A:  Hiking, boating, riding my bike, shopping on Amazon, and fishing 

 

Q:  What is your proudest moment as a nurse?

A:  I’m proud every day of being a nurse. I love being a resource for both patients and doctors.


Q:  What has been the biggest challenge of being a nurse during the COVID-19 pandemic?

A:  Not being able to hug and kiss my grandparents, and worrying for their safety.

Nurse Rachel Black - National Nurses Day During COVID-19

Nurse Rachael Black

Our second nurse is Rachael Black, BSN, RN.  Learn how her patients really make her feel like what she is, an angel in scrubs.


Q: What is your favorite aspect of being a nurse?

A: I love that I have the opportunity to make a difference in people’s lives.

 

Q: What made you become a nurse?

A: I had a bad experience with the nursing staff while delivering one of my children. I wanted to become a nurse so that any patient of mine would never feel the way I was made to feel.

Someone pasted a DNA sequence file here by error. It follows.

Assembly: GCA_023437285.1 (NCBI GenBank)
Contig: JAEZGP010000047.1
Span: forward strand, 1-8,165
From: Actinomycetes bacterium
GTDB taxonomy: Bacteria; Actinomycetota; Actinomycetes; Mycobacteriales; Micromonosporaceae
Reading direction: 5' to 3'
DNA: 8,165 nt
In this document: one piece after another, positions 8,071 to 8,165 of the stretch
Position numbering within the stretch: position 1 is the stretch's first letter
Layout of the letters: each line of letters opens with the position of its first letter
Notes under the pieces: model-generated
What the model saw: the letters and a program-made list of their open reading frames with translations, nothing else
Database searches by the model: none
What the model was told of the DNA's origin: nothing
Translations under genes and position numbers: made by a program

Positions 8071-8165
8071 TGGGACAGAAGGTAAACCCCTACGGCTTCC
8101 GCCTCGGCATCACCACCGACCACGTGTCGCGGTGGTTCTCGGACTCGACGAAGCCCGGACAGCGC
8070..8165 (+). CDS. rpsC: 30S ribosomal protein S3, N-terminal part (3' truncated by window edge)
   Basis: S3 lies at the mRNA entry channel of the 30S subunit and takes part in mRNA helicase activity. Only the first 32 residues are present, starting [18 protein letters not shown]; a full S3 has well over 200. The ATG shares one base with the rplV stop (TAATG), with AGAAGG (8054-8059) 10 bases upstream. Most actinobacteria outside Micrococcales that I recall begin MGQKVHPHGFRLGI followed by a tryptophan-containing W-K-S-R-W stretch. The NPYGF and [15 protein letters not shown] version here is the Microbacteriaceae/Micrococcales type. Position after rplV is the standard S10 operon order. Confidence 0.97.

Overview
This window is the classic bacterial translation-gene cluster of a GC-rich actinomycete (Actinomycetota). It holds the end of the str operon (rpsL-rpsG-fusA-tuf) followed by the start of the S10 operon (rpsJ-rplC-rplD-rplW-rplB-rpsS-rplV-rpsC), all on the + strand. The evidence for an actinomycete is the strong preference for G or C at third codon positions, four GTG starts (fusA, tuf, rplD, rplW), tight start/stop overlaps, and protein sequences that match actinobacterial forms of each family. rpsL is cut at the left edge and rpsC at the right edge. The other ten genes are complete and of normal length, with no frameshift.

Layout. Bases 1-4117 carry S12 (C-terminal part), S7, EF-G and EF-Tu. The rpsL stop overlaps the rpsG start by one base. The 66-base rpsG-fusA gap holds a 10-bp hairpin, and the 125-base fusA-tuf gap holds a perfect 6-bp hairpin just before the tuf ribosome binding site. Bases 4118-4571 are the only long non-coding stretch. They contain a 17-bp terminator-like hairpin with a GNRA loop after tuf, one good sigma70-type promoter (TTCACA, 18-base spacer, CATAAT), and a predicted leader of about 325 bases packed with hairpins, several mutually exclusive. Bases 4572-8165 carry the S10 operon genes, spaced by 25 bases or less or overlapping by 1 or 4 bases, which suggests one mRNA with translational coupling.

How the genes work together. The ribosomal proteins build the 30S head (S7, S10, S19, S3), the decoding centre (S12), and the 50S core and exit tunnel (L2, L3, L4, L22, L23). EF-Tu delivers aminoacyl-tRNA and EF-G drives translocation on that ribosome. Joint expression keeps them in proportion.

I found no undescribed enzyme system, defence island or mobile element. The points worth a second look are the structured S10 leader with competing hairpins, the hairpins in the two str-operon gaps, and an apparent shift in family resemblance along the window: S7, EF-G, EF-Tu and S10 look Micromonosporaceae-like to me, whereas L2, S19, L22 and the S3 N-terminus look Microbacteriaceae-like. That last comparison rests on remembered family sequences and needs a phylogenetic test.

Q:  What are some things you enjoy doing outside of your life as a nurse?

A:  I love to be outside with my family. We usually go to the beach, park, or arcade; however, we have recently had to find other things to do at home. I am growing flowers and potatoes right now, and our spring-cleaning just keeps happening.

 

Q:  What is your proudest moment as a nurse?

A:  While I was working in the hospital, I had a patient hand me a piece of paper. On the paper she had written my “angel name” that she gave me. It really touched my heart that she thought that highly of me.


Q:  What has been the biggest challenge of being a nurse during the COVID-19 pandemic?